The British Informatics Olympiad (BIO) is an annual competition in computer programming for secondary schools and sixth form colleges. Any student who is under 19, in full time pre-university education and resident in mainland Britain, is eligible to take part and may win prizes including an expenses-paid trip to the prestigious International Olympiad in Informatics (IOI).
British Informatics Olympiad (BIO)
Video games immerse users in a world of high tech thrills, stunning visuals, unique challenges, and interactivity. They enable users to become a warrior princess or a gruesome ghoul, create a virtual persona, or even develop worlds that other gamers can play on. But before the games of today became reality, they were the dreams of a few innovative individuals.
Roberta Williams is considered one of the pioneers of gaming as we know it today. During the 80’s and 90’s along with husband Ken Williams through their company On-Line Systems, she developed some of the first graphical adventure games. These included such titles as Mystery House, Wizard and the Princess and the popular King’s Quest series. Williams also helped introduce more girls and women to the world of gaming by bringing games developed from a woman’s perspective to mainstream market.
Have you ever considered that someone, at some point, was in a position to choose what symbol would be used separate the user from their location in an email address? That person, it turns out, was Ray Tomlinson, and in 1971 he chose "@". Tomlinson is credited with demonstrating the first email sent between computers on a network, and when asked what inspired him to make this selection he said, “Mostly because it seemed like a neat idea.”
After completing his Master’s degree at MIT in 1965, Ray joined the Information Sciences Division of Bolt Beranek and Newman Inc. of Cambridge, Massachusetts. Since then he has made many notable contributions to the world of network computing. He was a co-developer of the TENEX computer system that was popular in the earliest days of the Internet; he developed the packet radio protocols used in the earliest internetworking experiments; he created the first implementation of TCP; and he was the principle designer of the first workstation attached to the Internet.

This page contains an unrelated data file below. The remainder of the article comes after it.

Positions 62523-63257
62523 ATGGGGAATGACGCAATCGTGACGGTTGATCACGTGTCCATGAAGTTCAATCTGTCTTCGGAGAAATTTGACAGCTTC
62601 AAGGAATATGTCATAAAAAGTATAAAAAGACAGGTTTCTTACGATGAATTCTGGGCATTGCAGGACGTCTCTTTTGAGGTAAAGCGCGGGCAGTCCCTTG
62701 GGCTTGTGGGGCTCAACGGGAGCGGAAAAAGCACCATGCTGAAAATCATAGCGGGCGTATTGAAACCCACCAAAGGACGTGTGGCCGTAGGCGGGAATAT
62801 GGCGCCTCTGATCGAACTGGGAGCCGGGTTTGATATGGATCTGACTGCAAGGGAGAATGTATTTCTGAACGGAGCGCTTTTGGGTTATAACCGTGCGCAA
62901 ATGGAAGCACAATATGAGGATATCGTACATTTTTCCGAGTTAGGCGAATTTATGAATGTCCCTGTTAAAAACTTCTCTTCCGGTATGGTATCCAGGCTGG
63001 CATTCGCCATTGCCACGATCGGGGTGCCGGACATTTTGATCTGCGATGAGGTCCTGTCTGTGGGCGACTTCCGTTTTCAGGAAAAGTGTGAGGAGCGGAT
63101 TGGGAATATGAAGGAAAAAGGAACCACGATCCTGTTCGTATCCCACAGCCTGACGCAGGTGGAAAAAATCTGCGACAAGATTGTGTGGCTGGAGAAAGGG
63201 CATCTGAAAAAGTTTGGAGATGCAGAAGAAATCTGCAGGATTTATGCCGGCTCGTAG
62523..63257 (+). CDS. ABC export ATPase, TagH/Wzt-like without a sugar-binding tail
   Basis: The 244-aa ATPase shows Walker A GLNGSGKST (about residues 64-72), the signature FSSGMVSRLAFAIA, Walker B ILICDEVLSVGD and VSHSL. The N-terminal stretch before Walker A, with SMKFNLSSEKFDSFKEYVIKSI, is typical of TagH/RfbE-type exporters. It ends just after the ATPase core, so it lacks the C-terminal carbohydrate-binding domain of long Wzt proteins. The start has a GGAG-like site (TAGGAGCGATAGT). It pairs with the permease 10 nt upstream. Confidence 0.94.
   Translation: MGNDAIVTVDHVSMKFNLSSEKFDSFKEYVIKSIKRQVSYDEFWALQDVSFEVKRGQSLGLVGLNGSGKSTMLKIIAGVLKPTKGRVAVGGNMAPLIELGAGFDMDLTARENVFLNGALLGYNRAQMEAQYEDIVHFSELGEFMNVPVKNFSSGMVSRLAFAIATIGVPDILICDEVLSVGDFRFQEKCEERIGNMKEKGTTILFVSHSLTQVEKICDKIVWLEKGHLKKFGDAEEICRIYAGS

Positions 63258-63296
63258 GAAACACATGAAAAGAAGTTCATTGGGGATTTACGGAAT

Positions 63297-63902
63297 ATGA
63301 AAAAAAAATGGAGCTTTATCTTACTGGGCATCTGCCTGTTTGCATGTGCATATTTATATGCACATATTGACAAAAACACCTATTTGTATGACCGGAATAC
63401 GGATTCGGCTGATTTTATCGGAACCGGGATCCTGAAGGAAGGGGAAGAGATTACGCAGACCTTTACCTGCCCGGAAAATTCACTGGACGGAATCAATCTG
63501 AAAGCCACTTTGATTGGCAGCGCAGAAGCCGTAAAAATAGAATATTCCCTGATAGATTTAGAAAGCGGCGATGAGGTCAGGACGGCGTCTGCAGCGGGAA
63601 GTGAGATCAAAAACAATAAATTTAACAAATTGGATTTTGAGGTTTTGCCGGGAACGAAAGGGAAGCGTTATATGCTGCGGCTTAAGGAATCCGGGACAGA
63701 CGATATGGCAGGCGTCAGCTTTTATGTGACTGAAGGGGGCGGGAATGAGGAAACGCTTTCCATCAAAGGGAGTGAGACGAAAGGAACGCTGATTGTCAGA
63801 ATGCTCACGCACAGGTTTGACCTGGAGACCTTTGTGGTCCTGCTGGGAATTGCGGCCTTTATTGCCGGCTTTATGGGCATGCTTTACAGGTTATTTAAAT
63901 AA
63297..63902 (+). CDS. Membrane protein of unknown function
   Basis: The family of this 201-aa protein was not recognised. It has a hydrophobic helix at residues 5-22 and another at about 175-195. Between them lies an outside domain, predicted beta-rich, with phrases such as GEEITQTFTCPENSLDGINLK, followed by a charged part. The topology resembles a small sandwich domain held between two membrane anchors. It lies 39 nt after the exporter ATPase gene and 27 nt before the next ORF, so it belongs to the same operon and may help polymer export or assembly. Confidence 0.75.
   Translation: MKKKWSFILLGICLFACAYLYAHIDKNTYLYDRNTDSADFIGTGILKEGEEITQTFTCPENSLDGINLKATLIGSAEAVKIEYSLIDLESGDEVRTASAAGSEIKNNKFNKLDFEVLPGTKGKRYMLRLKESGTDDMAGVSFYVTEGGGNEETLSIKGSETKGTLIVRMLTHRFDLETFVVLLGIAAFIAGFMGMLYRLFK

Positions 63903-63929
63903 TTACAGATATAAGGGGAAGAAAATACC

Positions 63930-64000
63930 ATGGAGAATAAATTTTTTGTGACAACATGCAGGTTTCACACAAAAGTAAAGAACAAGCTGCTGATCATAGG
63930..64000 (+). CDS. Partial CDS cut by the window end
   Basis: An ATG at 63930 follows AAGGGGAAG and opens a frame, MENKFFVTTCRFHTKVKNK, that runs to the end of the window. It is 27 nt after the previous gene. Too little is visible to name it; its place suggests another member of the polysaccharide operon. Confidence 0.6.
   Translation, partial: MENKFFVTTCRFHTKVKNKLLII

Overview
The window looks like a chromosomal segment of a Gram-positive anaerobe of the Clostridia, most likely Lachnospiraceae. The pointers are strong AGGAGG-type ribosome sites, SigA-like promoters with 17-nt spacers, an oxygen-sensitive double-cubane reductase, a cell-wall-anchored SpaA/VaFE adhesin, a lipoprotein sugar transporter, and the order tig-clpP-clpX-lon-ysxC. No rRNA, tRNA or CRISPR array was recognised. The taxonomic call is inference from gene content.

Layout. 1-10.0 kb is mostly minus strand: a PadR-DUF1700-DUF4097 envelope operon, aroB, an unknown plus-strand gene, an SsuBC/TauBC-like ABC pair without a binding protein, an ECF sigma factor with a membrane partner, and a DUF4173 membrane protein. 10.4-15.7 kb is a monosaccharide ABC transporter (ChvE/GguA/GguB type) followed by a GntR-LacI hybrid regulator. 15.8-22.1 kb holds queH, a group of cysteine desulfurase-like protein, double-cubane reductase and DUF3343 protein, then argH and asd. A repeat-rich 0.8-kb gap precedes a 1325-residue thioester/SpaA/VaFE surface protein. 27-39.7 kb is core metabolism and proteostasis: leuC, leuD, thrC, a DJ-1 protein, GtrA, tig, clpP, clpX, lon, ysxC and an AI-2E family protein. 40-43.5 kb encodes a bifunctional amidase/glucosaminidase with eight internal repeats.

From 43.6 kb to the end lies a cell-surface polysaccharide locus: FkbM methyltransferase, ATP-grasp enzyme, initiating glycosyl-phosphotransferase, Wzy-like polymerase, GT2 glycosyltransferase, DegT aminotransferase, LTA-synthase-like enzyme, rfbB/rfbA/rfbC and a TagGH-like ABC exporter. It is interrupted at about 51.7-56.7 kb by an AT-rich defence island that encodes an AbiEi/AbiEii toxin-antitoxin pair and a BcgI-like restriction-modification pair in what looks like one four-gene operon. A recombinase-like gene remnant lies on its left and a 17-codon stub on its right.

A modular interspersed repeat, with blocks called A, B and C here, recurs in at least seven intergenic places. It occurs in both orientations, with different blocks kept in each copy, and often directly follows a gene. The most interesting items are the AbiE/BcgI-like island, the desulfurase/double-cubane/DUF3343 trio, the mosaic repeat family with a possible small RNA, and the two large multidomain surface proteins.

If you have ever used a PC with a color display you have been acquainted with the work of Mark Dean. After achieving a Bachelor’s degree in electrical engineering from the University of Tennessee, Dean began his career at IBM. Dean served as the chief engineer on the team that developed the first IBM PC, for which he currently holds one third of the patents. With colleague Dennis Moeller, he developed the Industry Standard Architecture (ISA) systems bus, which enabled peripheral devices such as printers, keyboards, and modems to be directly connected to computers, making them both affordable and practical. He also developed the Color Graphics Adapter which allowed for color display on the PC. Most recently, Dean spearheaded the team that developed the one-gigahertz processor chip. Dean went on to obtain a MSEE from Florida Atlantic University and a Ph.D. in electrical engineering from Stanford University. He is a member of the National Academy of Engineering, has been inducted into the National Inventors Hall of Fame, and is the first African-American IBM Fellow.
Liz Gerber earned her MS and PhD in Product Design and Management Science and Engineering at Stanford. She specializes in design and human-computer interaction, particularly how social computing supports the innovation process. Her current research investigates crowd-funding as a mechanism for reducing disparities in entrepreneurship.
Gerber's work funded by the US National Science Foundation and the National Collegiate Inventors and Innovators Alliance has appeared in peer-reviewed journals, including Transactions on Computer Human Interactions, Design Studies, and Organization Science.
As an award-winning teacher and researcher, Liz has touched the lives of more than 6,000 students through her teaching at Northwestern's Segal Design Institute and Stanford University's Hasso Plattner's Institute of Design and through her paradigm-shifting creation, Design for America, a national network of students using design to tackle social challenges.
Image credit - Lisa Beth Anderson
Cleve Moler improved the quality and accessibility of mathematical software and created a highly respected software system called MATLAB. He was a professor of mathematics and computer science for almost 20 years at the University of Michigan, Stanford University, and the University of New Mexico. In the late 1970’s to early 1980’s he developed several mathematical software packages to support computational science and engineering. These packages eventually formed the basis of MATLAB, a programming environment for algorithm development, data analysis, visualization, and numerical computation. MATLAB can be used to solve technical computing problems faster than with traditional programming languages, such as C, C++, and Fortran. Today, Professor Moler spends his time writing books, articles, and MATLAB programs.
Listen to what Professor Moler has to say about his life’s work: http://www.youtube.com/watch?v=IT5umwNSAxE